A couple of months ago, I attended my parent orientation at my son's preschool. This wasn't my first go-around at this particular school; in fact, it was my fifth (my daughter attended the school for three years, and this is my son's second year). I basically only went out of mom guilt, feeling like I should make an effort since this is my last year as a preschool parent, but I certainly didn't expect to hear anything new, and certainly nothing surprising.
At first, I was slightly offended. Was she saying that we collectively cared more about our Instagram feeds and incoming texts than our children? But her explanation made total sense.
I was pretty zoned out through most of the director's speech, noting when she made the same joke about "don't believe everything they tell you about us, and we promise not to believe everything they tell us about you," which is totally true, but not quite as funny the fifth time around. Once she got to the rules portion of the program, I tuned in a bit more, knowing my son can be a bit of a handful. Yes, I knew preschoolers had to walk, not be carried, into school. And I knew the rule about no toys from home and the one about easy-off pants for potty breaks.
I was about to mentally check out again when she announced a new rule, one that did surprise me: parents would not be allowed to be on their phones at pick up or drop off. If the director saw you typing or scrolling away while waiting with or for your child, she'd ask you to put away your phone. Repeat offenders would be asked to hand over their phones while in the building.
At first, I was slightly offended. Was she saying that we collectively cared more about our Instagram feeds and incoming texts than our children? But her explanation made total sense. "You have just a few minutes before, but mostly after, school to connect with your preschooler. When they walk out of their classrooms, they're dying to tell you about the craft projects they made, the games they played, the friends they sat next to, but after that few-minute window, they're on to the next thing, and you're going to get nothing from them."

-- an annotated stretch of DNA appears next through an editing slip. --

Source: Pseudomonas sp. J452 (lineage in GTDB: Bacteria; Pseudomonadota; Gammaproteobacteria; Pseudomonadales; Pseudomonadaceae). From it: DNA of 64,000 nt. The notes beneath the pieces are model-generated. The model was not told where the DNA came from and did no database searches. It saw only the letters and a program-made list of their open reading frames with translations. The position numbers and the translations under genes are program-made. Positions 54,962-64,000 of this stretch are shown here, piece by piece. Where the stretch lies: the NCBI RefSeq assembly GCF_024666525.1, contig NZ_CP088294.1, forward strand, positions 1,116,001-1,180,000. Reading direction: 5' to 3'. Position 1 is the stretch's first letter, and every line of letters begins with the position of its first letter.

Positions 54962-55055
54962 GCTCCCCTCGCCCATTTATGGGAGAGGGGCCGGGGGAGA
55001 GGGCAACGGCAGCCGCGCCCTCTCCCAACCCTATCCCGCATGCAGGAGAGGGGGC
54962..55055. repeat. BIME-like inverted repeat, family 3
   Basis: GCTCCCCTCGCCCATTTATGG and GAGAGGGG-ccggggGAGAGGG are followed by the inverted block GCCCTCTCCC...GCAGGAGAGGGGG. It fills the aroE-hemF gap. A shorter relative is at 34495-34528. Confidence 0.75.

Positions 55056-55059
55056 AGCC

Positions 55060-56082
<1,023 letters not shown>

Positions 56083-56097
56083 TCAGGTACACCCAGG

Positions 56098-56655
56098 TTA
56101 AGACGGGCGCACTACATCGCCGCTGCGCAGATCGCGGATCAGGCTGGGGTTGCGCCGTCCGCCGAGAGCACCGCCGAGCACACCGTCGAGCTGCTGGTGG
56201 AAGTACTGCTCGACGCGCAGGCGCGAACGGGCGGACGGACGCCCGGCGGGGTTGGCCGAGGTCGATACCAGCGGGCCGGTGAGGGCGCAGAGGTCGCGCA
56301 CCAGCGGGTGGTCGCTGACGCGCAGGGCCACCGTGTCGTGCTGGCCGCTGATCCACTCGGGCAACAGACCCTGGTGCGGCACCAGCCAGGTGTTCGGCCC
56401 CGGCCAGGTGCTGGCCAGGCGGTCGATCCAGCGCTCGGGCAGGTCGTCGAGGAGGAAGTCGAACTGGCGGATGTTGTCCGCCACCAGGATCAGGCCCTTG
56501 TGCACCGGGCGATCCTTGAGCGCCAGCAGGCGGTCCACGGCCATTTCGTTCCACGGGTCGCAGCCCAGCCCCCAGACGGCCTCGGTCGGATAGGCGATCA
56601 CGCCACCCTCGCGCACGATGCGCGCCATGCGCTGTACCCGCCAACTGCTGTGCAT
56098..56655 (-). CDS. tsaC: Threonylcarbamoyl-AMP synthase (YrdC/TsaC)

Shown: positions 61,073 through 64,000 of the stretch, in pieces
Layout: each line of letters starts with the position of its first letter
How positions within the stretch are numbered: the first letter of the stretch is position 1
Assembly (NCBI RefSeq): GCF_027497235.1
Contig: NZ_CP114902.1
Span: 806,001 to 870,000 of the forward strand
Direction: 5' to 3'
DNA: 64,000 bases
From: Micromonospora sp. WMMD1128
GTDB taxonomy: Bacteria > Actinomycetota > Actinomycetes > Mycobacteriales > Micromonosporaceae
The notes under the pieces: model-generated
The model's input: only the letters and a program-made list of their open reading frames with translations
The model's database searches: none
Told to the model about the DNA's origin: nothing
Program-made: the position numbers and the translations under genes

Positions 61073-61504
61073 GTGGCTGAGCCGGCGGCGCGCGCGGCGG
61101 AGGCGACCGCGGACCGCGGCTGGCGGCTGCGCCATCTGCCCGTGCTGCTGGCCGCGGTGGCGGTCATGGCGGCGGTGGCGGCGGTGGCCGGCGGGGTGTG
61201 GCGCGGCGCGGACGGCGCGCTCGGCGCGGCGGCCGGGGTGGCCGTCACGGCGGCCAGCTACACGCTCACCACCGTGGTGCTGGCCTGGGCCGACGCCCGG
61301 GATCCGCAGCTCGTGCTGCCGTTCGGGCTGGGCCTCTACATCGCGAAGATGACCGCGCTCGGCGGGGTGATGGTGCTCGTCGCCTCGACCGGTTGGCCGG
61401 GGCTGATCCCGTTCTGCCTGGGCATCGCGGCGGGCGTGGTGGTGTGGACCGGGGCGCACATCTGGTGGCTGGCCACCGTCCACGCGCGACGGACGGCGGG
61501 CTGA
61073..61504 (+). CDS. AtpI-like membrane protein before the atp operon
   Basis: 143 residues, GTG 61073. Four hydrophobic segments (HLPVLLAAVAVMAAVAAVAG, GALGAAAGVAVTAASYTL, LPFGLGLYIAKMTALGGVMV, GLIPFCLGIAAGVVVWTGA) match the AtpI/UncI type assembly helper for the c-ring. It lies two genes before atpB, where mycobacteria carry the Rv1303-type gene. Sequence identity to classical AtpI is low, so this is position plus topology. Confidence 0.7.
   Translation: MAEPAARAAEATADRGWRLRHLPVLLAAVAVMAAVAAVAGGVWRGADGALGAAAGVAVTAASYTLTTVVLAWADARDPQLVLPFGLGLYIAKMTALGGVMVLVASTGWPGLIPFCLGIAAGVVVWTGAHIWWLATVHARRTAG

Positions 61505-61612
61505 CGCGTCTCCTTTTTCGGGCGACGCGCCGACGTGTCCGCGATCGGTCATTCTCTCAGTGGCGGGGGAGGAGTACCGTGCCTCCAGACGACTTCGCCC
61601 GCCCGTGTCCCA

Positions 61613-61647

From experience (like I said, fifth year of preschool here), I knew she was right. I carpool with a neighbor to preschool, and on the days I pick up my son, he exits his classroom jabbering about all the details of his three-and-a-half-hour school day. Five minutes later, he's already moved on to begging for a Happy Meal and trying to decide whom he should invite to his birthday party in three months. On the days when he's dropped off at home by my neighbor 10 minutes after school lets out, I can barely get more than a "it was fun" out of him.
Of course, the truth of this small window should be something we parents discover on our own, as we engage with our kids before and after their school days, but the reality of daily life is that yes, many of us are guilty of being distracted during that window by our girlfriends texting to ask if we saw last night's This Is Us. I know I've been that parent more than once.
The no-phones rule is a reminder of just how fleeting the time with our little ones really is, and how few the moments to connect with them about important things like learning the alphabet or developing friendships truly are. To soak them all in, I'll put away my phone without complaint. I'm just happy someone reminded me to do so.